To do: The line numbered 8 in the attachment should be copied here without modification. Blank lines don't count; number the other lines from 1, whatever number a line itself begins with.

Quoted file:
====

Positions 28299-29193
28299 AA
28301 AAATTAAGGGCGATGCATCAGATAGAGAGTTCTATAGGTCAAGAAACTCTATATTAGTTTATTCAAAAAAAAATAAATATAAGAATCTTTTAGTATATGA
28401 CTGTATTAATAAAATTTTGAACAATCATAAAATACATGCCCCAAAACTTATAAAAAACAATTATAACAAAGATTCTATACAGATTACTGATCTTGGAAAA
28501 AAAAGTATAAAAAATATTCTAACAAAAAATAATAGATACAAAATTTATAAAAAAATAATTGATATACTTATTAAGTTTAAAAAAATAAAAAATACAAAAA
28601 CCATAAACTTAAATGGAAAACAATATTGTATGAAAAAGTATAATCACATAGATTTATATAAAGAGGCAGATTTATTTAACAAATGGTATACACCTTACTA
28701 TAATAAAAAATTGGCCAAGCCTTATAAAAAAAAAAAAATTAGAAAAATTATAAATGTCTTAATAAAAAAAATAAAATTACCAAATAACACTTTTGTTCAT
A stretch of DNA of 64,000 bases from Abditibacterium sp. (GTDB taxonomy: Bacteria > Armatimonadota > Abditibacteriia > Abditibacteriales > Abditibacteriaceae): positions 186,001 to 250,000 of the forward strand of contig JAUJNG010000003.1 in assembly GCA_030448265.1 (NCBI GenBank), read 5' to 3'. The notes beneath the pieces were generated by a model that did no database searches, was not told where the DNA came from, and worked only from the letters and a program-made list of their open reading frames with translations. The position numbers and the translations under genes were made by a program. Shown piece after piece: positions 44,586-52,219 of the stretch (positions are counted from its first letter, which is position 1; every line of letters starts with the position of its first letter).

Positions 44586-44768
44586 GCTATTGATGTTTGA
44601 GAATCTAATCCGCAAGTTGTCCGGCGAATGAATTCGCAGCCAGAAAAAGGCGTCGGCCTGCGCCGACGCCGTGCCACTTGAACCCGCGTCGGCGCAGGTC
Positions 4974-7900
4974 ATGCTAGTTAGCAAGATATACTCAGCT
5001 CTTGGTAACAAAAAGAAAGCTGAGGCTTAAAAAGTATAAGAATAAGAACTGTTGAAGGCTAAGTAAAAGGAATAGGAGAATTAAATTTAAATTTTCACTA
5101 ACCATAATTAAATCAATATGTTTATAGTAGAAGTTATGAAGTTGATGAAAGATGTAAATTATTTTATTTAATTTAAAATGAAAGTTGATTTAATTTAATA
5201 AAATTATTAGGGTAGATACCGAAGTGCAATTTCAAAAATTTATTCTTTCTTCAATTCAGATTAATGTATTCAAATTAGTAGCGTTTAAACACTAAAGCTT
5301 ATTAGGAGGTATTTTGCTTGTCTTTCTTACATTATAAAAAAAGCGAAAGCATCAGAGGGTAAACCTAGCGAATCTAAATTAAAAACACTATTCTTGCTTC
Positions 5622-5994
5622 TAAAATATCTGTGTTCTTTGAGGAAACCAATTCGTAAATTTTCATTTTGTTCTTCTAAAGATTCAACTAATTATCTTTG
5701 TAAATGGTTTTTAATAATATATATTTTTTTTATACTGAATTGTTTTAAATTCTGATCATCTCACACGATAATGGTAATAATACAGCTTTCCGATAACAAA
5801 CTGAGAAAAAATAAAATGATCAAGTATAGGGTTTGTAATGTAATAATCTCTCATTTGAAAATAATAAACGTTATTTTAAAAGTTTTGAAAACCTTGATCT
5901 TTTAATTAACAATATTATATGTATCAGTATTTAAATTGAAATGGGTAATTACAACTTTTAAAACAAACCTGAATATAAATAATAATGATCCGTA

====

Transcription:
A stretch of DNA of 64,000 bases from Abditibacterium sp. (GTDB taxonomy: Bacteria > Armatimonadota > Abditibacteriia > Abditibacteriales > Abditibacteriaceae): positions 186,001 to 250,000 of the forward strand of contig JAUJNG010000003.1 in assembly GCA_030448265.1 (NCBI GenBank), read 5' to 3'. The notes beneath the pieces were generated by a model that did no database searches, was not told where the DNA came from, and worked only from the letters and a program-made list of their open reading frames with translations. The position numbers and the translations under genes were made by a program. Shown piece after piece: positions 44,586-52,219 of the stretch (positions are counted from its first letter, which is position 1; every line of letters starts with the position of its first letter).